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Epica - The Classical Conspiracy: Live In Miskolc Hungary

Label: Nuclear Blast
Format: CD
Released: 2009
Reviewed By: Mark Gromen
Rating: 7.5/10

Ambitious two-disc set from the female fronted Dutch outfit. Backed by a 40-piece orchestra and rarely heard 30 voice choir, the pair is almost split evenly between symphonic and rock. The initial disc features a dozen adaptations of classical masterpieces (including Handel, Vivaldi, Verdi and Edvard Grieg’s gradually quickening ‘Hall Of The Mountain King’), plus a medleys of film scores from Spider Man (only on the European edition), Star War’s ‘Imperial March’ and Pirates Of The Caribbean. While there are a few Epica originals to round out the first platter, the remainder of the two-hour set (all of disc #2) is orchestral enhancements of tracks throughout the Dutch sextet’s career. This is where Simone Simons can be heard, exclusively, both as vocalist and in between song raps to the crowd.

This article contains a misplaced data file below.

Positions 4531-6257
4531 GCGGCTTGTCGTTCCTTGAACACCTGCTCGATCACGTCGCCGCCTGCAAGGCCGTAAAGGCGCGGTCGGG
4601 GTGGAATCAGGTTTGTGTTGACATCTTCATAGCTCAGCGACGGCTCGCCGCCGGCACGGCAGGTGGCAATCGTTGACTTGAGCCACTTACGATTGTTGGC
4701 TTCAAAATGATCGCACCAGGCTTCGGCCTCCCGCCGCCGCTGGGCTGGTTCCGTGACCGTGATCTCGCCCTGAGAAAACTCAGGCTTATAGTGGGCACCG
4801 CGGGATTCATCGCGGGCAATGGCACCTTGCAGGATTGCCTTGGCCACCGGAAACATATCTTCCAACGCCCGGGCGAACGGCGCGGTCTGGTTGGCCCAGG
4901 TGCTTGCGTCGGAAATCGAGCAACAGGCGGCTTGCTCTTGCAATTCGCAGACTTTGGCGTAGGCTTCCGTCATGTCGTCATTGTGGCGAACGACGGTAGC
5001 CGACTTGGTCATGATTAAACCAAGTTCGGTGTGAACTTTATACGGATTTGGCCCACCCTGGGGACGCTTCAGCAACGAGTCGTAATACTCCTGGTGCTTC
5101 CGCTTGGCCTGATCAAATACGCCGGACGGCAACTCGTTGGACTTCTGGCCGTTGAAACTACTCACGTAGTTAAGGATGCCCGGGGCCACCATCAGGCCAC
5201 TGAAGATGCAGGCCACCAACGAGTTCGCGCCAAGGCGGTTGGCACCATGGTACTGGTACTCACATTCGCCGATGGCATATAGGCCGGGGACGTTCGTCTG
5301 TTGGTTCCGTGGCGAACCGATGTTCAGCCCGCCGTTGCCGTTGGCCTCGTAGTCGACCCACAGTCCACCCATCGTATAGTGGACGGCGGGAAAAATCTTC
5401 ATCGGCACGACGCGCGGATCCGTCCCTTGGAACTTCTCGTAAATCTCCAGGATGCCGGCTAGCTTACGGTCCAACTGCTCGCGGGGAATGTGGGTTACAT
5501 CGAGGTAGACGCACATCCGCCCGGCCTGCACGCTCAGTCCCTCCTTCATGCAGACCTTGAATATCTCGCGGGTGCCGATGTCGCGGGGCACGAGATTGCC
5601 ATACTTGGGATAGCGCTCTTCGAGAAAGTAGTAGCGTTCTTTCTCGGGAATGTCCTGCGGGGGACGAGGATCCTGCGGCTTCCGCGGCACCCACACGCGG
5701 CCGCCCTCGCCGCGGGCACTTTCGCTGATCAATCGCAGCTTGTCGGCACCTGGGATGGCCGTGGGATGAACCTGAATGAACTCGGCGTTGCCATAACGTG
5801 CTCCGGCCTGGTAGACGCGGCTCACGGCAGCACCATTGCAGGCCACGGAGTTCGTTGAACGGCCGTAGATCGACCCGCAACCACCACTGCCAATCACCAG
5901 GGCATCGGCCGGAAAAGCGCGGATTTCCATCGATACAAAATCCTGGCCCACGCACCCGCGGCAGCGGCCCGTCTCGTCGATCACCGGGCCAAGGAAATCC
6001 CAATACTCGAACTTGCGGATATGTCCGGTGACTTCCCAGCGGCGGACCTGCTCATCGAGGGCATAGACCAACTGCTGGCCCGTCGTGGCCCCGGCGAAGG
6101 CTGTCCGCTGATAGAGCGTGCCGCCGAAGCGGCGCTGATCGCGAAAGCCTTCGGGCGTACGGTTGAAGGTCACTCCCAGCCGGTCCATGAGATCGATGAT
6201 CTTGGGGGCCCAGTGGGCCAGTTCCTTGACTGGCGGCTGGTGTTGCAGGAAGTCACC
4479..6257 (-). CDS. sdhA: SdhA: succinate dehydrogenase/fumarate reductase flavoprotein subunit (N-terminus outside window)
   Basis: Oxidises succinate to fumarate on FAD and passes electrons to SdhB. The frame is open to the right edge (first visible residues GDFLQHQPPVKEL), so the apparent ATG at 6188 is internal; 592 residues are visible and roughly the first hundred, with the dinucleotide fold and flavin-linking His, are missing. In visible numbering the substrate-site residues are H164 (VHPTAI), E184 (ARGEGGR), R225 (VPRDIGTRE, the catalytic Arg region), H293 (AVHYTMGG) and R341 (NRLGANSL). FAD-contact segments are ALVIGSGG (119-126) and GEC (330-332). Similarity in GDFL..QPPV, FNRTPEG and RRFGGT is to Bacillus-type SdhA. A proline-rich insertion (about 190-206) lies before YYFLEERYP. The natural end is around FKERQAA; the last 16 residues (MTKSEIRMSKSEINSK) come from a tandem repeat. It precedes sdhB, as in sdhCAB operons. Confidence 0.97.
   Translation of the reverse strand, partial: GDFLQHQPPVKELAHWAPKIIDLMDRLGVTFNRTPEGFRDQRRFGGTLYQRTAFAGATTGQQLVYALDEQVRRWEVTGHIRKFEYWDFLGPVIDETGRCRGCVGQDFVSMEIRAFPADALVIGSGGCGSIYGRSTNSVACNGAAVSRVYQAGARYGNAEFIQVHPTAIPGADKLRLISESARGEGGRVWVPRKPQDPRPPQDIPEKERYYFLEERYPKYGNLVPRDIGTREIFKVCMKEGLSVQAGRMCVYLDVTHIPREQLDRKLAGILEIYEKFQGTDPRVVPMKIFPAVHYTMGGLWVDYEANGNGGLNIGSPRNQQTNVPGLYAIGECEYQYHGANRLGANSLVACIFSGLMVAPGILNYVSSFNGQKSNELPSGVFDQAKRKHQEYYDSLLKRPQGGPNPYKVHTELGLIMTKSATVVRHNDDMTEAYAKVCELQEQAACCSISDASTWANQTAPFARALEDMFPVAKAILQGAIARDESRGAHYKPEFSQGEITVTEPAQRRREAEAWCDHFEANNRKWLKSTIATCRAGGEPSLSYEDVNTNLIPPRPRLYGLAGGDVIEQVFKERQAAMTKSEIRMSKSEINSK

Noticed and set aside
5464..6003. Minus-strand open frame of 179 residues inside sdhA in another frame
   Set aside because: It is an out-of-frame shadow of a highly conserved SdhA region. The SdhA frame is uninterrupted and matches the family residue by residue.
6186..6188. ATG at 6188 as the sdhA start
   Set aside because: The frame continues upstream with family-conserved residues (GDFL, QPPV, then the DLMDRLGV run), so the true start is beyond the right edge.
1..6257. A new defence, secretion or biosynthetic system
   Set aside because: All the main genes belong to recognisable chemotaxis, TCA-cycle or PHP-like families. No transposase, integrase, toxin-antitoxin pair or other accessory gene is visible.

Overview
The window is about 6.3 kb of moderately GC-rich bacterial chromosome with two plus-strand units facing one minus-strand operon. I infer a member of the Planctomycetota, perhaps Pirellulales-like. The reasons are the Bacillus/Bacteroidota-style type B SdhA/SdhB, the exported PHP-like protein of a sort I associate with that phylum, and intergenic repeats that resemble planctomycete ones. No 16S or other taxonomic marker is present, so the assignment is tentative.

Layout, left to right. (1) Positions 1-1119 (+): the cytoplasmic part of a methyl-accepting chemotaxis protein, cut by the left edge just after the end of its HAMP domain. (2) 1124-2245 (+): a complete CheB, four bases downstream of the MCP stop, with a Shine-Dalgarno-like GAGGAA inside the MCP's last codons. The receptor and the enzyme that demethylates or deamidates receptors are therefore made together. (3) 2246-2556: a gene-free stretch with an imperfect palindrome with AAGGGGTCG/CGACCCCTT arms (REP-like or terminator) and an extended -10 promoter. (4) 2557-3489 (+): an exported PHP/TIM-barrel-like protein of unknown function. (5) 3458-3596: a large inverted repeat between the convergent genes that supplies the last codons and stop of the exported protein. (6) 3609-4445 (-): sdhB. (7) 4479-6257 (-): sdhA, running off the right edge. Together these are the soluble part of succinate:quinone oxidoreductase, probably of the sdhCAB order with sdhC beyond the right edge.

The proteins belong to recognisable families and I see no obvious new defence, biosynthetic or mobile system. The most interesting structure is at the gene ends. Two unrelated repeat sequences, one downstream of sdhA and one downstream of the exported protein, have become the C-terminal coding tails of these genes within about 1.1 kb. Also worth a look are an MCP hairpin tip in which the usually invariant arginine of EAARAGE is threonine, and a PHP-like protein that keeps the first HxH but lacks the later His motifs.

With the symphonic underpinning, Epica never sounded so close to classic (Tarja-era) Nightwish, something they usually avoid. The brief injection of gruff/death-lite male voices offers counterpoint on most tracks. Apart from the time limitations of a CD, it’s important that the discs aren’t split classical/rock 50-50, to at least expose everyone to a bit of culture. Before you run away scared, all the orchestral pieces are short and several well known (in DeBeers diamond advertisements, the aforementioned Grieg and others used within popular media). Apart from a few long hairs whooping it up, the instrumental section receives polite applause. With 28 selections all told (19 Epica compositions), there’s a sampling from all the albums (even the obscure, semi-orchestral to begin with The Score-An Epic Journey), although “The Divine Conspiracy” comes out on top, with five tunes, including the mammoth ‘Consign To Oblivion’ (12:06) and lengthy aforementioned ‘Phantom Agony’ (10:30). Might be too much for some, but those that stick it out are rewarded with unique listening experience. Imagine there’s a DVD floating around somewhere too.
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